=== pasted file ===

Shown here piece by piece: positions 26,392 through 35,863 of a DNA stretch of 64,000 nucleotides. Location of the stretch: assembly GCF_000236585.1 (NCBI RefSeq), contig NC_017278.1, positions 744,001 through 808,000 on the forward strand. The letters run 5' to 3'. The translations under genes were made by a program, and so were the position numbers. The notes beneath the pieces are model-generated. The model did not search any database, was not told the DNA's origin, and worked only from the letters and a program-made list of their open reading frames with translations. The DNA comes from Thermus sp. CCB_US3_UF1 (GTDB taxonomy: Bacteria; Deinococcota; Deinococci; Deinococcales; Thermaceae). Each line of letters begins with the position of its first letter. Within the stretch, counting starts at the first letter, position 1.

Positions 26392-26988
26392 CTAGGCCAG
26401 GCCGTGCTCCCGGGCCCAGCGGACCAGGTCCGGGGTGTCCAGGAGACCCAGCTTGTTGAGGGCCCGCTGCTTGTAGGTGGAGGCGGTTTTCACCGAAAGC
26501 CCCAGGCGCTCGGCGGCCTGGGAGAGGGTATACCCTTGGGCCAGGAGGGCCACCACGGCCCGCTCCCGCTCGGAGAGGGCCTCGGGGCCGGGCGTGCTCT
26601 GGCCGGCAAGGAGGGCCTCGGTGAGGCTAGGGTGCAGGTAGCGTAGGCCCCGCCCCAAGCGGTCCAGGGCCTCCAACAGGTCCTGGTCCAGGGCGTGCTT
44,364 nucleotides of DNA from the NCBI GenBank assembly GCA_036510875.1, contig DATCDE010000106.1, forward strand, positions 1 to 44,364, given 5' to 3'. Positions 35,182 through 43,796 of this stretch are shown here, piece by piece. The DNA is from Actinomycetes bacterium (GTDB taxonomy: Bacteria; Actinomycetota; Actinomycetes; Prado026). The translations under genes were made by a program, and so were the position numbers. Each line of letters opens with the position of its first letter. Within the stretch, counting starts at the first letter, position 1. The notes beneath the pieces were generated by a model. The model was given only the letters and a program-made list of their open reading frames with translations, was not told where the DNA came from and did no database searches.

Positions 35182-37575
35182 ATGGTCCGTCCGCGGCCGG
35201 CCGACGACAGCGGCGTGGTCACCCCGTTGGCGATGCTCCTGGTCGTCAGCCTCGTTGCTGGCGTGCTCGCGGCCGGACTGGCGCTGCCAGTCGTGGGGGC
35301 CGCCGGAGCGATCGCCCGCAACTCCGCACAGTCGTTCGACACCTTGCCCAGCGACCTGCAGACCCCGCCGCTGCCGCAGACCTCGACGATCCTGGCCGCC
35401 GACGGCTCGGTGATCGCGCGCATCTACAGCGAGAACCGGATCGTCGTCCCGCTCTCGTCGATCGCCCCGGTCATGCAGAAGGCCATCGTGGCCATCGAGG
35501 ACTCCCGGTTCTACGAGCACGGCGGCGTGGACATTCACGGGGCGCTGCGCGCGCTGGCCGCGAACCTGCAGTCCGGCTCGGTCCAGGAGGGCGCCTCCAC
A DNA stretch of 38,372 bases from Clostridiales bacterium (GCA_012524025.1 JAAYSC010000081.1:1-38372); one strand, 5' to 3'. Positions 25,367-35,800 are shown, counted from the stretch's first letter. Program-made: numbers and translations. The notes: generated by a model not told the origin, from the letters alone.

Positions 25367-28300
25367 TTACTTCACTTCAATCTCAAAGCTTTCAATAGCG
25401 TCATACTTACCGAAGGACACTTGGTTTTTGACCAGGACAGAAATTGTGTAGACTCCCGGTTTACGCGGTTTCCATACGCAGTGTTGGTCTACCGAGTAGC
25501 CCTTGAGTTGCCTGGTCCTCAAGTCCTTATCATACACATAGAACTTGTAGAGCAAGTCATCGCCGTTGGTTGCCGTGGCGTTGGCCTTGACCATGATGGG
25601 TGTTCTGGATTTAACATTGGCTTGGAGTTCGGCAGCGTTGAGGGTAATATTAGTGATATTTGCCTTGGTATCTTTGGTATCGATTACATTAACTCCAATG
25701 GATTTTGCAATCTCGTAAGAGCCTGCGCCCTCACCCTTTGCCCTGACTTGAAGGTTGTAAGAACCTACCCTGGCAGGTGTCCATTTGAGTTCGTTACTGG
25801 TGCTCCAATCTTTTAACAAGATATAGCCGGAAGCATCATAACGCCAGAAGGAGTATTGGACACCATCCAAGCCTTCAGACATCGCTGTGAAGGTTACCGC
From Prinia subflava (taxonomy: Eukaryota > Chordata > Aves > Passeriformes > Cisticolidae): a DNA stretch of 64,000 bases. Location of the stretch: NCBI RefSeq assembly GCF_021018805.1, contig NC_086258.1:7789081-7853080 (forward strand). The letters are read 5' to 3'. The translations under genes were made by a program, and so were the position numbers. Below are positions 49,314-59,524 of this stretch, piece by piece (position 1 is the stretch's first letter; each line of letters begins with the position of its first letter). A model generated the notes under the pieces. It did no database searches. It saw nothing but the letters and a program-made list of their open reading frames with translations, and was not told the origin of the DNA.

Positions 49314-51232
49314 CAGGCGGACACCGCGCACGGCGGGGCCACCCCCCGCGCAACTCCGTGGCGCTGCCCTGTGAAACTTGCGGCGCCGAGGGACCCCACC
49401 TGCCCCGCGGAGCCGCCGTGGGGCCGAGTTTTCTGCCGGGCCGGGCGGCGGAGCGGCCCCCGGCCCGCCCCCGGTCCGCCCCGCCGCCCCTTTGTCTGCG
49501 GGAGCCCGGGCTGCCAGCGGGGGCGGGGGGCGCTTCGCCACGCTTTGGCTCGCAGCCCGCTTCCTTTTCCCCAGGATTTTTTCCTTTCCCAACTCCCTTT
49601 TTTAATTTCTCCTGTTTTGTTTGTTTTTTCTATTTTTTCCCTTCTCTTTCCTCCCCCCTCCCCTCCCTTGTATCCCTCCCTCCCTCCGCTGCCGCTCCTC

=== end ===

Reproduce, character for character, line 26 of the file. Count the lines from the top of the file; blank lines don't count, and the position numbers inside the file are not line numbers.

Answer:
49501 GGAGCCCGGGCTGCCAGCGGGGGCGGGGGGCGCTTCGCCACGCTTTGGCTCGCAGCCCGCTTCCTTTTCCCCAGGATTTTTTCCTTTCCCAACTCCCTTT